Monday, April 15, 2024

Xi’s peace mission in Moscow: Why Zelensky isn’t rejecting it?

If miracles happen, Xi Jinping would manage to bring Zelensky and Putin together on a Ukraine peace plan.

It would be welcomed by India, Global South, Middle East and even Europe, running low as the last-named is on ammunitions and the patience of its citizens. 

German chancellor Olaf Scholz has already visited Beijing; French president Emmanuel Macron is due soon enough; and China’s reputation as a peace-broker is vouched by two most unlikely neighbours on either side of the Persian Gulf, Saudi Arabia and Iran. 

Meanwhile, Putin has welcomed Xi’s 12-point peace proposal; Zelensky says the fact that China has proposed “is not bad;” which is some progress since it’s not a rejection of Xi’s proposal. 

I know we could be cynical but let’s look at it this way: A time would come when negotiations would happen. Parties would sit across the table, a UN Security Council resolution would guarantee it, to be registered under the UN Charter. And it’s also given that one or the other party would have a better deal. 

And that’s because all conflicts throw up one or the other in the driver’s seat. 

We know a large part of Ukraine is already with Russia; that the cream of Ukrainian forces have been wiped out; that what’s appearing in print bears no relation to the footprints of men or munitions on ground; that the best option for Ukraine is to salvage whatever it could, more so when China is offering hand in its reconstruction. 

The carnage must stop; the utter ruin of Ukraine be prevented; and the humanity be saved from a potential nuclear blow-out. 

But then America hates peace. 

President Joe Biden has bitterly said that he hasn’t seen if the peace plan is “beneficial to anyone other than Russia..”

“It’s the idea that China is going to be negotiating the outcome of a war that’s a totally unjust war for Ukraine is just not rational,” Biden said. (Could Ukraine decide that please.) 

John Kirby, a spokesman for the National Security Council, has said the administration does not “support calls for a ceasefire right now.”

We have heard US Defense Secretary Lloyd Austin say the war must go on to “weaken Russia.”

Peace, you see, is hated by the United States. 

It wasn’t there when a coup was engineered in Kiev in 2014; it wasn’t in Minsk Agreements which were just a ruse; it wasn’t when Russia fervently sought peace without claim on an inch on Donbass before it put its boots on the ground last year; it wasn’t when Turkey tried to play a peace-broker; or before Boris Johnson guided Ukraine out of negotiating table. 

In the intervening period, nearly two lakh Ukrainian have died; its economy has gone up in smoke, and millions have fled the homeland. 

But then America doesn’t want peace. 

It can’t see Europe getting its energy from Russia; it can’t reconcile if Europe blooms with the integration of Eurasian landmass that China, and India, are intent upon; it can’t see Russia survive even if Putin doesn’t. 

It now has its man in Japanese prime minister Fumio Kishida in Kiev, hours after he was enjoying golagappas with Indian prime minister Narendra Modi in New Delhi, to do its bidding.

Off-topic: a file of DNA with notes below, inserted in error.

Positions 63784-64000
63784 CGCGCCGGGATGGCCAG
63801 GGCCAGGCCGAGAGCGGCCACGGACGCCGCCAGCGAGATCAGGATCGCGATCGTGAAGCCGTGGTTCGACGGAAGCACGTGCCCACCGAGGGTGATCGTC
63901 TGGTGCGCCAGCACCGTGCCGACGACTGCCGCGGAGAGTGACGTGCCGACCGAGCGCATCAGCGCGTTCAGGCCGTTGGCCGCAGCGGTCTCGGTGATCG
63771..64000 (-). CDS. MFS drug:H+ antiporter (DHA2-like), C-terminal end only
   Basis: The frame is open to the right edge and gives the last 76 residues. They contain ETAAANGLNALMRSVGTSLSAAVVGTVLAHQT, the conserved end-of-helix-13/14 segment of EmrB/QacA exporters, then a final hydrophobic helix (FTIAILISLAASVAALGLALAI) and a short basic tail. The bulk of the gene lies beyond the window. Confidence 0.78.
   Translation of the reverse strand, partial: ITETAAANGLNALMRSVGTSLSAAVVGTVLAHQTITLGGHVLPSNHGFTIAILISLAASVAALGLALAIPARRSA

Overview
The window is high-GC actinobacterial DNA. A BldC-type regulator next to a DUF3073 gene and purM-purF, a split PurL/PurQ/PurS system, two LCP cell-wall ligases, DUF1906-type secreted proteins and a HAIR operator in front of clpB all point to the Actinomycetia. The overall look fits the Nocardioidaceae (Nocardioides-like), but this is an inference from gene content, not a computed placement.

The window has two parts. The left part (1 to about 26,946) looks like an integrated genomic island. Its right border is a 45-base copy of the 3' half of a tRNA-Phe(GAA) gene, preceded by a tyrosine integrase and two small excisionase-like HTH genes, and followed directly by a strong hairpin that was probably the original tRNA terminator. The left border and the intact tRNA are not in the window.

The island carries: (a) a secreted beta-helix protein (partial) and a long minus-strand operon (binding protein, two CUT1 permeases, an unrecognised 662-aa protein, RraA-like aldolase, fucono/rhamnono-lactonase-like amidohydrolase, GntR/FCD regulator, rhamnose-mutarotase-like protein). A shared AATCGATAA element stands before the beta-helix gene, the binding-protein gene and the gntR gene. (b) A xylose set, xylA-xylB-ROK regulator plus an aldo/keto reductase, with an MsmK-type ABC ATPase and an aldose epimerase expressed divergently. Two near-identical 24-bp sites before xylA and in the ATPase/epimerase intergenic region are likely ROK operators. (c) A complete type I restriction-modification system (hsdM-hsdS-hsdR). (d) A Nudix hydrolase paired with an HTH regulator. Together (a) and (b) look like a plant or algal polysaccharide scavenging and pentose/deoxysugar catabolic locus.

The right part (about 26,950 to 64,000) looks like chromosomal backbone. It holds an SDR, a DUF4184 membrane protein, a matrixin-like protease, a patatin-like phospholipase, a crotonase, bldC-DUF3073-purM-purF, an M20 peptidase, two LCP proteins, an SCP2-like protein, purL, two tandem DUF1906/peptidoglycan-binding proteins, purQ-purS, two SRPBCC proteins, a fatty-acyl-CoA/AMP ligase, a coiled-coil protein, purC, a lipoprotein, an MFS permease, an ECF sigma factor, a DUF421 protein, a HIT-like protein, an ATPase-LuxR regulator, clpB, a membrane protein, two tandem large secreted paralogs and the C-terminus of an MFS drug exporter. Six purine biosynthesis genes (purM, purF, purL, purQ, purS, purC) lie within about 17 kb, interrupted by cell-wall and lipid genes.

Both Zelensky and the West are hoping against hope: Even their trusted media is giving up on their chances in the Ukraine Conflict. 

Sample this from the Washington Post (compressed for space here): “Ukrainian army stands degraded now; there is basic shortage of ammunition; and that the soldiers with combat experience are either dead or wounded.”

Further, “An Ukrainian official says the tanks promised by the West is only`symbolic’; `we don’t have people or weapons’; `we are on the frontline and we have nothing to shoot with; `the newly-drafted soldiers just drop everything and run when under fire’; or are afraid to leave the trenches.”

And this from the New York Times, no less: “Russian forces are attacking along a 160-mile arc in eastern Ukraine; in Bakhmut, Wagner Group has seized control of the eastern side of the city; in other areas, Russia has stepped up shelling; the control of roads and rails that Kremlin considers so important to its goals…”

The West sure has hi-tech weapons but is afraid to supply: What if it falls into Russian hands; what if it triggers a nuclear war which Ukrainians won’t mind initiating at this stage?

That Zelensky hasn’t rejected Xi’s proposal could be a ploy to buy-out time; not to say to cause panic among its Western allies who’ve emptied themselves on funds or arms. This is a war for which the West prepared for eight long years; now if the peace was to happen through China’s initiative,  it would be akin to death a million times over. 

The West would have other reasons to hold its breath over what transpires between Xi and Putin in Moscow over the next few hours. 

It’s not that the two giant neighbours would announce a new digital currency as an alternative to recently mauled dollar. 

The image of Xi and Putin together has a symbolic value of rallying the non-Western world against the US hegemony, 40 of whom, the African leaders, were in Moscow just a day ago, delighted no doubt that Russia has decided to waive off $20 billion of their debts

Peace would be a humiliation for the United States, not that Vietnam wasn’t or Afghanistan wasn’t or Saudi Arabia-Iran handshake through China isn’t more recently. 

We are presently in the most tumultuous times in human history of the last few centuries when the dominance of Anglo-Saxon bloc could be coming to an end. 

Sure, it won’t just fade away but would exact a price which the rest of humanity can’t escape. 

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